The time of day when the formalin test was carried out

mean 6 S.E.M. time the rats spent licking / biting the injected paw

also significantly affected the nociceptive behavior of the

(j- - -j) during a 5 min observation period.

rats. When formalin was injected in the morning (10:00 a.m.) the frequency of the flinching / shaking response was

3. Results significantly higher during the second phase of the

nociceptive behavior compared to a formalin test per- Two spontaneous behaviors indicative of pain were formed in the afternoon (2:00 p.m.) (Fig. 4). The licking / recorded following subcutaneous injection of formalin in biting response to a formalin injection, however, did not the right hind paw: (1) flinching / shaking of the paw significantly differ between the morning and the afternoon and / or hindquarters, and (2) licking / biting of the injected (data not shown).

paw (Fig. 1). Both response curves exhibited a biphasic The formalin test was used to evaluate the analgesic and parallel time course. The licking / biting behavior, activity of diflunisal in rats weighing 210 to 220 grams.

however, showed a much higher intersubject variability Formalin was injected into the right hind paw at 10:00 (range of C.V.s at different time points: 73–265%) com- a.m., 30 min following a short (3 min) i.v. infusion of pared to the frequency of the flinching / shaking response diflunisal at two different doses, i.e. 20 mg / kg and 100 (range of C.V.s at different time points: 17–105%). Be- mg / kg. Fig. 5 shows the mean diflunisal plasma con- cause of the inherently greater intersubject variability in centrations during the formalin test. The major phar- the licking / biting response, which was also observed in all macokinetic parameters of diflunisal obtained following subsequent experiments, the results of this report will i.v. infusion (3 min) of a 20 mg / kg and a 100 mg / kg dose mainly focus on the flinching / shaking nociceptive be- are summarized in Table 1. Both the flinching / shaking and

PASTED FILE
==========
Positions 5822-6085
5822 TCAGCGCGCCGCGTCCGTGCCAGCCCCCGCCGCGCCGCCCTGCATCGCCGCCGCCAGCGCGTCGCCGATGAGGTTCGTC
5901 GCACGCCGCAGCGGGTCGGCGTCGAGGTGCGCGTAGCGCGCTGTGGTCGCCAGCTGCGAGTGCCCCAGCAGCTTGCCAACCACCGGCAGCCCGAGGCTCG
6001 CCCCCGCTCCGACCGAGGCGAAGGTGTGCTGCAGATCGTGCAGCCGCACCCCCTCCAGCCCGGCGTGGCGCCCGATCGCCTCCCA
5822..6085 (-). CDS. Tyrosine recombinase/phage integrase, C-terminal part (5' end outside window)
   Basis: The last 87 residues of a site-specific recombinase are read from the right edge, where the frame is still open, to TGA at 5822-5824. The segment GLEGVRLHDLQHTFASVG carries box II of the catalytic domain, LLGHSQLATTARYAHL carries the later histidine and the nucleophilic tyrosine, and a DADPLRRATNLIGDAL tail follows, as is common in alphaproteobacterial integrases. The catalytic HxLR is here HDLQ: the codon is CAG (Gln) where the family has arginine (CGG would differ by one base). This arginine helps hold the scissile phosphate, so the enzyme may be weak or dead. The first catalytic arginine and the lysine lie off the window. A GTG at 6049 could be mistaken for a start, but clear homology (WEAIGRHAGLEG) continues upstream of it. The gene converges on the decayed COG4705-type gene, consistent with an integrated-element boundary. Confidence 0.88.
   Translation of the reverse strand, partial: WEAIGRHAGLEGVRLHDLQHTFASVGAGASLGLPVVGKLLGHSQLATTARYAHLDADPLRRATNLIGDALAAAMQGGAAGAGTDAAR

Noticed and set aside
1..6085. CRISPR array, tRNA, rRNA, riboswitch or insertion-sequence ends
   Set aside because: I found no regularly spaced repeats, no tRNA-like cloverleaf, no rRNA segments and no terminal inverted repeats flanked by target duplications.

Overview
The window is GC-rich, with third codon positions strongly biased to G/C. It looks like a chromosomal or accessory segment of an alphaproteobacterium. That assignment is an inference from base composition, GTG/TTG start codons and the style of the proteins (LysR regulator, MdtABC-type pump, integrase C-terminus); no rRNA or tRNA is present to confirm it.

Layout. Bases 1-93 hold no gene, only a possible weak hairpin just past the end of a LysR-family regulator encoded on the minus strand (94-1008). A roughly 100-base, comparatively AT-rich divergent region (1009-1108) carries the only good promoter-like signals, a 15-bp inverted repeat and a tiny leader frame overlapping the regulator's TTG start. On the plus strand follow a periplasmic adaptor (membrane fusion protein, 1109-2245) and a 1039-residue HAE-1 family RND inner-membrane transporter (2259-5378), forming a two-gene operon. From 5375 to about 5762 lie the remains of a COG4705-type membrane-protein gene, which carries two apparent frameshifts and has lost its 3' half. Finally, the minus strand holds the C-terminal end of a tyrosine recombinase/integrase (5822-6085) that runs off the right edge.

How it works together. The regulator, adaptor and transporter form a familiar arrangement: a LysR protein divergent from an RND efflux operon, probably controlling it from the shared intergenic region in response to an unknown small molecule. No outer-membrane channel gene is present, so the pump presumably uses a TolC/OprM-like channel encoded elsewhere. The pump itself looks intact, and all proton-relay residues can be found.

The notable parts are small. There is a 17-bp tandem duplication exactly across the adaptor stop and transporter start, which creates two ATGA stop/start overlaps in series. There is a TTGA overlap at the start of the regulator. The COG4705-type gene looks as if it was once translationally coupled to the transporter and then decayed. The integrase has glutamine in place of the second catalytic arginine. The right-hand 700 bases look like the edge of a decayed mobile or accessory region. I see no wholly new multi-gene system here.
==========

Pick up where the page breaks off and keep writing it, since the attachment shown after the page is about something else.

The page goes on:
havior. the licking / biting response were significantly affected by

The injection site, i.e right vs. left hind paw, did not affect the flinching / shaking behavior (Fig. 2) nor the

Fig. 3. The formalin test in rats: effect of age (body weight). Formalin was injected at 10:00 a.m. in the right hind paw of rats weighing 210–220 Fig. 2. The formalin test in rats: injection of formalin in the right vs. left (d———d), 240–250 (j- - -j) or 270–280 grams (m—— ——m).

hind leg. Formalin was injected at 10:00 a.m. in the right (d———d) or Each point represents the mean6 S.E.M. (n58) number of flinches left (j- - -j) hind paw of rats weighing 210–220 grams. Each point during a 5 min observation period. The intensity of the nociceptive represents the mean6S.E.M. (n58) number of flinches during a 5 min behavior was significantly higher (ANOVA, LSD-test) in the 210–220 g observation period. No statistically significant differences were observed rats compared to the 270–280 g rats during the following intervals: 0–5

between the two curves using ANOVA. min, 40–60 min and 65–80 min.


Fig. 4. The formalin test in rats: effect of time of day. Formalin was injected at 10:00 a.m. (d———d) or at 2:00 p.m. (j- - -j) in the right hind paw of rats weighing 210–220 grams. Each point represents the mean6S.E.M. (n58) number of flinches during a 5 min observation period. The intensity of the nociceptive behavior was significantly higher (ANOVA, LSD-test) for 45–80 min following formalin injection at 10:00 a.m.

Fig. 6. The formalin test in rats: effect of diflunisal on the flinching / shaking (A) and licking / biting (B) behavior. Formalin was injected at 10:00 a.m. (30 min following a 3 min i.v. infusion of diflunisal) in the right hind paw of rats weighing 210–220 grams. Each point represents the mean 6 S.E.M. (n56) number of flinches (panel A) or the mean 6 S.E.M. (n56) time the rats spent licking / biting the injected paw (panel B) during a 5 min observation period. Control (d———d), 20 mg / kg Fig. 5. Mean (6S.E.M., n56) diflunisal plasma concentrations following

diflunisal (j- - -j), 100 mg / kg diflunisal (m—— ——m). The intensity i.v. infusion (3 min) of 20 mg / kg (d) or 100 mg / kg (j) diflunisal.

of the nociceptive behavior following formalin injection was significantly reduced (ANOVA, LSD-test) by administration of 100 mg / kg diflunisal (3 min i.v. infusion) during the following intervals: 0–5 min, 10–40 min

diflunisal, but only at the 100 mg / kg dose level (Fig. 6). and 85–120 min for the flinching / shaking response (A) and 0–5 min,

ANOVA showed a significant difference in the number of 20–55 min and 85–90 min for the licking / biting response (B).

flinches vs. time curves between the 100 mg / kg i.v.

treatment and control (P,0.005), whereas no significant